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Lawsuit accuses Fullerton police of civil rights violations

By Stan Wilson and Michael Martinez, CNN
  • Veth Mam recorded a friend's arrest in October
  • Mam was accused of battering officer during the taping; jury acquitted him
  • Fullerton's acting police chief says officers may have wrongly arrested Mam
  • Police also facing controversy over homeless man's arrest, death

Los Angeles (CNN) -- Veth Mam had never been to Fullerton, California, until the early morning hours of October 23, when he began recording the arrest of a friend on his iPhone camera.

Instead of documenting what Mam described as a case of excessive force, the 31-year-old factory worker was himself arrested and charged with assaulting a Fullerton police officer.

On Friday, Mam filed a civil lawsuit, claiming that officers falsely arrested him, conspired to violate his civil rights and committed perjury during his misdemeanor trial. Mam, who lives with his girlfriend in nearby El Monte, was acquitted of battery against an officer and resisting arrest last month.

"They lied and tried to cover it up, and I have been very traumatized by this," Mam said during a news conference at his attorney's office in Los Angeles. Fullerton is about 25 miles southeast of downtown Los Angeles.

His attorney, Garo Mardirossian, said the iPhone video by Mam clearly contradicted the police report and served as a "powerful piece of evidence" that eventually exonerated his client.

"The existence of the video was disclosed nearly a month after the officers filed their police reports," Mardirossian said.

On Friday, Fullerton police spokesman Sgt. Andrew Goodrich reiterated a statement that acting Chief Kevin Hamilton has launched an internal affairs investigation into the incident. That earlier police statement also said "there is a strong possibility that we arrested the wrong person that night (Veth Mam)."

Added Goodrich on Friday: "There's a pending lawsuit, and there's not much we're commenting on."

Since the incident, Mam said, he is afraid to go anywhere in public and fears for his safety. His civil lawsuit identifies the Fullerton police chief, the City of Fullerton, five Fullerton officers and 10 other unidentified defendants.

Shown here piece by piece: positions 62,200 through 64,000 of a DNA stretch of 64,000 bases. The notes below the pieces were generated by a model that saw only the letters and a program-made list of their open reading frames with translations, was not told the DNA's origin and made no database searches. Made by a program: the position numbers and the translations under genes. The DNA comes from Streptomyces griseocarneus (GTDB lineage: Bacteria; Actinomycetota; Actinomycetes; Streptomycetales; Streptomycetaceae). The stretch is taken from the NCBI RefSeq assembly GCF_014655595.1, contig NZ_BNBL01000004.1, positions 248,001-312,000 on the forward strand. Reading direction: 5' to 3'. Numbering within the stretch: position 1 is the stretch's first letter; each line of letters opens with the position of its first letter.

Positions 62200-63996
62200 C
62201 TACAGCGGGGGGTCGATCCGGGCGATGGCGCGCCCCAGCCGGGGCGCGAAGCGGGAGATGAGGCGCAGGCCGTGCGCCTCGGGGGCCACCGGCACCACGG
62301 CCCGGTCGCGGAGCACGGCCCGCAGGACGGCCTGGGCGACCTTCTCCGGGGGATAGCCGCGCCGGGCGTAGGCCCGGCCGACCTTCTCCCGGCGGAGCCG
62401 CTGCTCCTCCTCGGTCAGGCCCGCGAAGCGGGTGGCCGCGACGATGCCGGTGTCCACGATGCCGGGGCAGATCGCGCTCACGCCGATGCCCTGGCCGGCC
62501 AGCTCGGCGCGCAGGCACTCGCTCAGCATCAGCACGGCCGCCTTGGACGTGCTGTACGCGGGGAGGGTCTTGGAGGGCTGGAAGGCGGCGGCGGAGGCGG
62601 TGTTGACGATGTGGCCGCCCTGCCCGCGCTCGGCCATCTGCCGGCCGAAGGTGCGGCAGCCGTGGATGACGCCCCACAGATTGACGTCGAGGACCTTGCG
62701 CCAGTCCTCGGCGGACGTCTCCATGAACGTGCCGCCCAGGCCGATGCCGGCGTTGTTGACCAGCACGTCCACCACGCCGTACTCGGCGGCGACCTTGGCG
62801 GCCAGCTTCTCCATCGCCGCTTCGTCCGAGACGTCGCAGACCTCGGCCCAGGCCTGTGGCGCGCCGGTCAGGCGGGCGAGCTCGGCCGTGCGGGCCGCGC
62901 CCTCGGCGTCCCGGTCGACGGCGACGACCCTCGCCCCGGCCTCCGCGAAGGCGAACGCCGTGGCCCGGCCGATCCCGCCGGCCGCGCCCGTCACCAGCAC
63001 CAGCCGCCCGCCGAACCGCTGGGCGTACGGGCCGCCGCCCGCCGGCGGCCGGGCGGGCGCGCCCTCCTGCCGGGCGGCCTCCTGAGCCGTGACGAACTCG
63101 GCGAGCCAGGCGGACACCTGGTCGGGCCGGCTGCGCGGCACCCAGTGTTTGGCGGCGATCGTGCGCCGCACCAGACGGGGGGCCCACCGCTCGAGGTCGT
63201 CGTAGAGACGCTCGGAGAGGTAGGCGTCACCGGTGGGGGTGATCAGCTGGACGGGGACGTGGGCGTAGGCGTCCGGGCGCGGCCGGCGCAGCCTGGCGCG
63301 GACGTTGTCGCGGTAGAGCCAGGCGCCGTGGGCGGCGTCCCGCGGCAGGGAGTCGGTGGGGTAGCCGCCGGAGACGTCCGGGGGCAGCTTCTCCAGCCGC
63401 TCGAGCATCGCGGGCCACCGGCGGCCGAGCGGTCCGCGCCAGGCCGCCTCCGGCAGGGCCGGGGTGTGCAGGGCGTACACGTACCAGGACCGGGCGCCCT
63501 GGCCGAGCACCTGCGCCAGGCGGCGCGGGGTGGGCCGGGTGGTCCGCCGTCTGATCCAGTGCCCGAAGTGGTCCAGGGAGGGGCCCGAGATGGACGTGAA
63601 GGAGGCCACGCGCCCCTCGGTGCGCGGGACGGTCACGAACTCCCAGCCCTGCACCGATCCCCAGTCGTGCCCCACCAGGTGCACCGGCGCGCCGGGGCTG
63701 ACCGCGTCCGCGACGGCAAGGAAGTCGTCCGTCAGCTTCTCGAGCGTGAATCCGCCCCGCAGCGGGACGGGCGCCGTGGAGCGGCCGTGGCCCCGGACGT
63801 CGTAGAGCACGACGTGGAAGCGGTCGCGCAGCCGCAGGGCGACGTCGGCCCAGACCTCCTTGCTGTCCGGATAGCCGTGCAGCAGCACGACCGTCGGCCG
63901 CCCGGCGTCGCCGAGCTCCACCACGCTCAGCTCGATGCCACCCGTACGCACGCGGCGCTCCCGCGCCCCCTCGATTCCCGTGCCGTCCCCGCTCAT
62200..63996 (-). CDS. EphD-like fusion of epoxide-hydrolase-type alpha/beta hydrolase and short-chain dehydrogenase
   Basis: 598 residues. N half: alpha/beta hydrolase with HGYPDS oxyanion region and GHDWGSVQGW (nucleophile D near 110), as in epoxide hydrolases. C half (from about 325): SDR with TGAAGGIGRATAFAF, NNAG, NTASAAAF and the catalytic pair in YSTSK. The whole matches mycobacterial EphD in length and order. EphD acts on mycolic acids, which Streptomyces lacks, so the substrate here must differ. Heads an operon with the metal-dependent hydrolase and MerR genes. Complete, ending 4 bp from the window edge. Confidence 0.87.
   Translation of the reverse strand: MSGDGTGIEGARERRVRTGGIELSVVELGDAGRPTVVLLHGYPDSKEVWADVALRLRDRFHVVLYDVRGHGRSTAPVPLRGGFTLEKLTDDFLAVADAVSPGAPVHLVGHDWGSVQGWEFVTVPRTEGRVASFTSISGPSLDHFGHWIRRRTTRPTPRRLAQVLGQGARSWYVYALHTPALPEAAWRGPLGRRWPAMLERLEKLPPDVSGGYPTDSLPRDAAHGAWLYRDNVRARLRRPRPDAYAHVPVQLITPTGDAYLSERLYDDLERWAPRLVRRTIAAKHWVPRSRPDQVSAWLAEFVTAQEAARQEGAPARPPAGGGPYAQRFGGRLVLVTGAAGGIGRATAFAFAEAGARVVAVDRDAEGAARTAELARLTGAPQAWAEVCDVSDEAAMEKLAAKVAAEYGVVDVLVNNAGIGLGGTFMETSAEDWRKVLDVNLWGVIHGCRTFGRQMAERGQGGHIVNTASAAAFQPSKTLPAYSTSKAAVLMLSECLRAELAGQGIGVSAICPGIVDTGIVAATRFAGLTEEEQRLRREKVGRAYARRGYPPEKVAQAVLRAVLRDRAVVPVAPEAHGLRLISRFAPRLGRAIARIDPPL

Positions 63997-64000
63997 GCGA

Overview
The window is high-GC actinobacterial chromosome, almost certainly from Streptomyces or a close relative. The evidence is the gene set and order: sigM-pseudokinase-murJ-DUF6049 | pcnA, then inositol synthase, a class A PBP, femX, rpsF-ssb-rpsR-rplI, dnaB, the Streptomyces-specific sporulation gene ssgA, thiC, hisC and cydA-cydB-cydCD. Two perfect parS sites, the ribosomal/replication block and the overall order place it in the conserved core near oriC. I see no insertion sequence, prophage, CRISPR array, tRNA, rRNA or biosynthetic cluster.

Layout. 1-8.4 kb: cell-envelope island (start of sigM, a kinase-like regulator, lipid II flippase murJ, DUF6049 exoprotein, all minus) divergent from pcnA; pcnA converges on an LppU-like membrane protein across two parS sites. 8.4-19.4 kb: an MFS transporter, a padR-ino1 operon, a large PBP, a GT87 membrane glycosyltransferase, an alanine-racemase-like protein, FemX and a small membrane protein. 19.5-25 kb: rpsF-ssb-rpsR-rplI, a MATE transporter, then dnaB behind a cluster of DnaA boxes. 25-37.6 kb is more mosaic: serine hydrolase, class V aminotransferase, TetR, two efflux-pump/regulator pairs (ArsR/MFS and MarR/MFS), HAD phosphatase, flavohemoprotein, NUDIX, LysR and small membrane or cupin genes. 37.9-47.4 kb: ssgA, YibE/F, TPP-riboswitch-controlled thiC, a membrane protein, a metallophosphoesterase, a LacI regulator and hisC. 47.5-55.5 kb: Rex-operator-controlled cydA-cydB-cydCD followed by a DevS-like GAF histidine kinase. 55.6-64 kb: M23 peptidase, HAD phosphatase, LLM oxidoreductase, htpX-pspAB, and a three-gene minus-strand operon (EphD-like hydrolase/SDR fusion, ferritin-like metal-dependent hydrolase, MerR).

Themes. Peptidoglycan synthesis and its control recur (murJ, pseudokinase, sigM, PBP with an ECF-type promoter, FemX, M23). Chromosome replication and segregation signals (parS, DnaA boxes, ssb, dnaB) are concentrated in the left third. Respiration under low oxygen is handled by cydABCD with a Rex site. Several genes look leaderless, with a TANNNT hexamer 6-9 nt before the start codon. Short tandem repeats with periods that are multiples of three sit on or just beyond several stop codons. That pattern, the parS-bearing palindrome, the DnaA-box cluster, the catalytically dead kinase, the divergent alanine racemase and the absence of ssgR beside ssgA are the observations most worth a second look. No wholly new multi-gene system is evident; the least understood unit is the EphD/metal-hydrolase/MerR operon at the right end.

The civil action against Fullerton police was prompted, in part, by the recent death of a homeless man after a violent confrontation with police July 5.

Mardirossian said one of the officers in the Mam incident was also involved in the death of Kelly Thomas, a diagnosed schizophrenic.

In that incident, which authorities say was also captured on videotape, six officers responded to reports of a man reportedly attempting to break into cars near a bus depot, according to police.

Thomas, 37, died five days after what the Orange County district attorney has called "a violent and desperate struggle" with Fullerton police.

How Fullerton police officers write their reports has become a matter of controversy, because in the Thomas case, officers were allowed to view a videotape before filing their reports, Mardirossian said.

Mardirossian is also representing Thomas' father, Ron, who is alleging that his son was a victim of police brutality and has notified Fullerton city officials that he plans to pursue legal action against them.

Mardirossian said his office was contacted by an unidentified civilian who witnessed the Thomas arrest and recognized one of the officers seen arresting Mam in the iPhone video, which released on YouTube.

Fullerton police have declined to confirm Mardirossa's accusation that one of its officers was involved in both cases.

Mardirossian said the suit will support his claim that the Fullerton Police Department engages in a "pattern or practice" of civil rights violations.

On Tuesday, the Fullerton City Council approved the hiring of an independent consultant to reform the city's police force and review the Thomas incident, a spokeswoman said.

After a public hearing of residents angry about the death of Thomas, the City Council voted 5-0 to award a one-year contract to Michael J. Gennaco to examine the police department's policies and practices. Gennaco has said he will look at how Fullerton police officers wrote their reports only after watching the videotape.

Gennaco told the council he will begin investigating the death after the Orange County District Attorney's office completes its own inquiry into the incident. Gennaco is currently chief attorney for a civilian oversight committee created by the Los Angeles County supervisors to monitor the sheriff's department.

Since the Thomas incident, the six officers have been placed on involuntary paid administrative leave, and city officials haven't released their names.

Police Chief Michael Sellers has taken a paid medical leave, and two of the city's five council members have called upon him to resign.

Meanwhile, there are two external investigations into the death, by the FBI and the Orange County district attorney's office. The FBI is looking at possible civil rights violations.

Also, residents notified the city that they are going to start a recall petition drive for the other three members on the city council: Mayor F. Richard Jones, Mayor Pro Tem Don Bankhead and Councilman Pat McKinley. The mayor and mayor pro tem positions are one-year terms rotated among the five council members, officials said.

CNN's Irving Last and Marie Malzberg contributed to this report.